CBSE’s academic director Anurag Tripathi, in a circular issued this week, has warned that schools will face action if the deadline to comply with norms is breached. Though the policy has been around for sometime, a majority of the schools in the country do not comply with it in toto.
Since the disclosure list is very long, a majority of the schools put only some of the data on their website. This way they can technically get away by mentioning that “public disclosure” has been done.
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CBSE’s secretary Tripathi wrote, “it has been observed that in spite of clear instructions from the board, some schools are not following these provisions. It is therefore reiterated that it is imperative on the part of the school to comply with norms of not only the state school education department but also provisions of the Affiliation and Examination bye-laws of CBSE.”
Schools have to upload various documents and information related to the school’s management, various committees, staff and infrastructure. There is no need to upload verified copies on the website, however, any false information will lead to action against the school. Making such information available to the public will help increase transparency and avoid problems later.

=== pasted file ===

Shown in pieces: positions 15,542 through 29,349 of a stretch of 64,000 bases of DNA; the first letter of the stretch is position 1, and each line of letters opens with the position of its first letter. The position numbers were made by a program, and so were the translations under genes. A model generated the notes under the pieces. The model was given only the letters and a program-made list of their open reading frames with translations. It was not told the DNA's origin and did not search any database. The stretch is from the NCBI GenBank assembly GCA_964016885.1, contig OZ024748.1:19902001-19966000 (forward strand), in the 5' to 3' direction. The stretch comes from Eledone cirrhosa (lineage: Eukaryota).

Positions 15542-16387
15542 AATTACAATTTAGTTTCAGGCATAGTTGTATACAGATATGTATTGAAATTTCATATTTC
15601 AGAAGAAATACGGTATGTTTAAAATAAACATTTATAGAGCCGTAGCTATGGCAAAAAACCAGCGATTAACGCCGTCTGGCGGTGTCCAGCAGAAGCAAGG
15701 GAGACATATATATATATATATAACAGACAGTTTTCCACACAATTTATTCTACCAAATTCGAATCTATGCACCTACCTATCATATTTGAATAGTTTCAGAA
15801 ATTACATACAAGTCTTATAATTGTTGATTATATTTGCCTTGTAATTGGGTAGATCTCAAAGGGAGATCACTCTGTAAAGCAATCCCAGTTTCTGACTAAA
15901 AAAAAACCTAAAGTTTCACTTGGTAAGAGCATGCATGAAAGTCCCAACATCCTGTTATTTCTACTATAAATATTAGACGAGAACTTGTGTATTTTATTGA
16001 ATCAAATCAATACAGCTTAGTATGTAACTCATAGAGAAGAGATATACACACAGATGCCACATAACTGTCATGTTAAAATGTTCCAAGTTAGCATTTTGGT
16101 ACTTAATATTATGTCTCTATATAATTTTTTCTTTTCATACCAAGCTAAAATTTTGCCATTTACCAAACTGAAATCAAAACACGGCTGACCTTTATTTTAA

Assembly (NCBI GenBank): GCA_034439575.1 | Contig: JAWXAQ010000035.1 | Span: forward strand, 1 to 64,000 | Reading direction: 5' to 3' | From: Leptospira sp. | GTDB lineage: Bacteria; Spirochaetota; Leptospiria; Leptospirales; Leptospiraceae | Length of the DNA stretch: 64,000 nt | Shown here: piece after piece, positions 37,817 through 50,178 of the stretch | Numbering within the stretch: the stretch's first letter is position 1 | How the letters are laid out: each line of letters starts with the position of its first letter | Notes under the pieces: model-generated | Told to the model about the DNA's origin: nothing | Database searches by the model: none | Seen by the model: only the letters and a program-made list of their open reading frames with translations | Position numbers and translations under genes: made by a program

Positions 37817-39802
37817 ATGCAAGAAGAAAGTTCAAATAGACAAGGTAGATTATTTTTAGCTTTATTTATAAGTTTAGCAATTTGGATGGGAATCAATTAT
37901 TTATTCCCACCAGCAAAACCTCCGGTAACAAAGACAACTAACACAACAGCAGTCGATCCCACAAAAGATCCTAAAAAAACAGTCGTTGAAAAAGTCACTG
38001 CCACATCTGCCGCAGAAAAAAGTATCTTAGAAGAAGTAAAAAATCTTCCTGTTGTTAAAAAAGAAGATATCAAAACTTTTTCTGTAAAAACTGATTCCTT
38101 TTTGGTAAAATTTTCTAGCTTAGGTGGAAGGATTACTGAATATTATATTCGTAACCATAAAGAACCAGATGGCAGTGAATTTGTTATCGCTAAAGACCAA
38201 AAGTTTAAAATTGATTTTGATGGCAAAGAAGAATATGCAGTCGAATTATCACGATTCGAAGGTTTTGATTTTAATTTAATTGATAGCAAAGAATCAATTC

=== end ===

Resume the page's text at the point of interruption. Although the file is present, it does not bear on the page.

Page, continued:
Parents or vigilant citizens who spot discrepancy in the information put out by the school can bring it to the notice of CBSE. Contact information for the board is available on their website.
The ‘problem’, is something which state education department too learnt the hard way. Last year, a city school started operations without the paperwork being cleared by the state government. Immediately after that, the district education officer Chintaman Vanjari made it mandatory for all schools, regardless of the board, to display their U-DISE number at the entrance gate. A U-DISE number is like an Aadhaar number for schools.
For at least the last two years, all CBSE schools mention their affiliation number at both the website and even admission advertisements.